Inanimate objects make even reasonable people crazy

June 26, 2012

We consider ourselves reasonable people. After all, we are not animals. We pride ourselves on being able to sit around, talk things out and come to workable solutions.

This would be a correct assumption if you were perusing a book on logic that was written by some ancient Greek philosopher, like Plato. But what these classical works don’t take into account and couldn’t foresee is an  infamous invention called the parking meter. Throw in a couple of meters that refuse to work or are listed as 30-minute slots and you’ve got an entire species that will go into such a rage they end up looking like they went 10 rounds with Oscar De Le Hoya.

There is something about dealing with an inanimate object that will make you fall down on your artificial knees and bang your head into the ground. It's sort of like saying I give up, just put me in a pair of sweats and I’ll live out my days watching wrestling on television.

Now I know parking meters do serve a useful purpose; after all, we do need the income to pay for vital services like someone picking up all the paper plates and french fries that are thrown next to empty trash cans. And living year-round in a resort area, we do have an advantage in that come May, we walk around with enough quarters in our pants to create an arch between our legs that is big enough to drive a an aircraft carrier through. Fortunately, out-of-towners write this off as the whole community having a severe case of hemorrhoids; either that or we have watched one too many John Wayne movies.

Now, I’ve seen a number of tourists hanging around these heads on a stick that we call meters, looking as if they were alien beings, which we know they are.  You've probably watched one of those movies where Rod Serling comes to Earth to lead the pod people, who are disguised as parking meters in an attempt to take over the planet. He works as a pharmacist, so we know it is possible.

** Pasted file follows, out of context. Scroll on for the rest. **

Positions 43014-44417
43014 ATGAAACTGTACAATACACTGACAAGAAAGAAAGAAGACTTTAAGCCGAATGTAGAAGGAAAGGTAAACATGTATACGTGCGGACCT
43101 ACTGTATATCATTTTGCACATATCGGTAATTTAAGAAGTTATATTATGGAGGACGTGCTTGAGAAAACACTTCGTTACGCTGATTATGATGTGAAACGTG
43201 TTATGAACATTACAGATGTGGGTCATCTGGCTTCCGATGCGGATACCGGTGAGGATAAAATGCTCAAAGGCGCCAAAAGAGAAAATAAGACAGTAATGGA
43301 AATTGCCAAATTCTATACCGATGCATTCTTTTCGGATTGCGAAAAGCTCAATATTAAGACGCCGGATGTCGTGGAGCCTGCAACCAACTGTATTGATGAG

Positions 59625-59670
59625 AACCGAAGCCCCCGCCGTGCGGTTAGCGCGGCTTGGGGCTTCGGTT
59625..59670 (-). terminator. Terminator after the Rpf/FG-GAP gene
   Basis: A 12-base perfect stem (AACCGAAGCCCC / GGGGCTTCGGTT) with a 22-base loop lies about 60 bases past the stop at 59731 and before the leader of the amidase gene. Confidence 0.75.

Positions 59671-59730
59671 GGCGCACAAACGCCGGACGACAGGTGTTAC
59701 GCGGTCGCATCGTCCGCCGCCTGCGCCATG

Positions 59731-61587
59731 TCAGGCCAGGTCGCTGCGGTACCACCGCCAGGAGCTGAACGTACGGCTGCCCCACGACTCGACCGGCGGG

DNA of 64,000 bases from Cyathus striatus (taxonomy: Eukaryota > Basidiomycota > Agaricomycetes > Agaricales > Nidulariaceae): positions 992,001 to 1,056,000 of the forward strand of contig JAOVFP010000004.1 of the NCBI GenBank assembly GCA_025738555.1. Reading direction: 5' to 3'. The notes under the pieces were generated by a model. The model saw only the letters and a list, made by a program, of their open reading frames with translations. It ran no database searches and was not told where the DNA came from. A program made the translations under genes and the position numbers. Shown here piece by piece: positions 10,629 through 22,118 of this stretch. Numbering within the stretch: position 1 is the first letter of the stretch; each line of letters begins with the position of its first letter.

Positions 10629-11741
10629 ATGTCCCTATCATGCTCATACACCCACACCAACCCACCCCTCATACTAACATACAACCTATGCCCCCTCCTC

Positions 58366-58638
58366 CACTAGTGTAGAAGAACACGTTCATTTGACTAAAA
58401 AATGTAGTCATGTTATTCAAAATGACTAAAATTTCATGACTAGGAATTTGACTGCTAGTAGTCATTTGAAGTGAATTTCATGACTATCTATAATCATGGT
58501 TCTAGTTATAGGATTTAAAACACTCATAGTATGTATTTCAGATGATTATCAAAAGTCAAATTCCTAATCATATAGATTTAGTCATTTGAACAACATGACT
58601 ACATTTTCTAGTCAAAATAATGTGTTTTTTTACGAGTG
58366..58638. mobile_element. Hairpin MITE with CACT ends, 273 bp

One of the problems for tourists is the tiny microscopic information written on the meters, like the phone number of the meter office, which by the way is one number away from my own phone, which affords me the opportunity to listen to daily tirades from out-of-state visitors.

It seems that everyone knows how to use these things. You put a quarter in and a time will appear on the screen, letting you know when you should return to put more quarters in the meter. What befuddles most people who don’t live here is that as soon as that coin hits the meter, not only is your time up but you probably owe some back money from the last person.

I’ve seen people mash, cram and pound meters that won’t accept anything because some kid has stuck a bunch of sticky glue in the slot. I’ve seen people talk to, yell at and plead with meters; eventually a Good Samaritan comes along and pries their hands loose from around the neck of the parking meter.

But parking meters aren’t the only inanimate objects that we deal with today. All the electronic devices, iPods, iPads, smartphones, computers, etc.  are not only annoying, but most of them come with voices that sound exactly like your mother when she asked where you’ve been all night, who were you with and what did you do.

Fortunately, though, we live in an age and a country that provides complete healthcare coverage for any injury incurred while trying to put quarters in a parking meter, throwing a computer out a window, backing a car over the iPad and having a bad photo taken while trying to make it through a yellow light on Route 1. It’s good to be in America.

  • Nancy Katz has a degree in creative writing and is the author of the book, "Notes from the Beach." She has written the column Around Town for the Cape Gazette for twenty years. Her style is satirical and deals with all aspects of living in a resort area on Delmarva.

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